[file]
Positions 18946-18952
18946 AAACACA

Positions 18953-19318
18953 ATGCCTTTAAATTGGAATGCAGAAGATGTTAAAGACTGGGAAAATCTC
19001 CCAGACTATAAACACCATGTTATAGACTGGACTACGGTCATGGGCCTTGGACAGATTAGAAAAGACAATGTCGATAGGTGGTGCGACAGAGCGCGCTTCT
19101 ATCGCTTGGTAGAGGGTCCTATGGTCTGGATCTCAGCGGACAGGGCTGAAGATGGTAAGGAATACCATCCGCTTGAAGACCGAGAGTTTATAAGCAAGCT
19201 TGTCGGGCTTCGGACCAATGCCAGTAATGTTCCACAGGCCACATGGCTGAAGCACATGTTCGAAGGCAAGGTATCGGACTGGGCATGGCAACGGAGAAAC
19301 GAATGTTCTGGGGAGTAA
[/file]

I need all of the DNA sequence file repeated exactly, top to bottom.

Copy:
Positions 18946-18952
18946 AAACACA

Positions 18953-19318
18953 ATGCCTTTAAATTGGAATGCAGAAGATGTTAAAGACTGGGAAAATCTC
19001 CCAGACTATAAACACCATGTTATAGACTGGACTACGGTCATGGGCCTTGGACAGATTAGAAAAGACAATGTCGATAGGTGGTGCGACAGAGCGCGCTTCT
19101 ATCGCTTGGTAGAGGGTCCTATGGTCTGGATCTCAGCGGACAGGGCTGAAGATGGTAAGGAATACCATCCGCTTGAAGACCGAGAGTTTATAAGCAAGCT
19201 TGTCGGGCTTCGGACCAATGCCAGTAATGTTCCACAGGCCACATGGCTGAAGCACATGTTCGAAGGCAAGGTATCGGACTGGGCATGGCAACGGAGAAAC
19301 GAATGTTCTGGGGAGTAA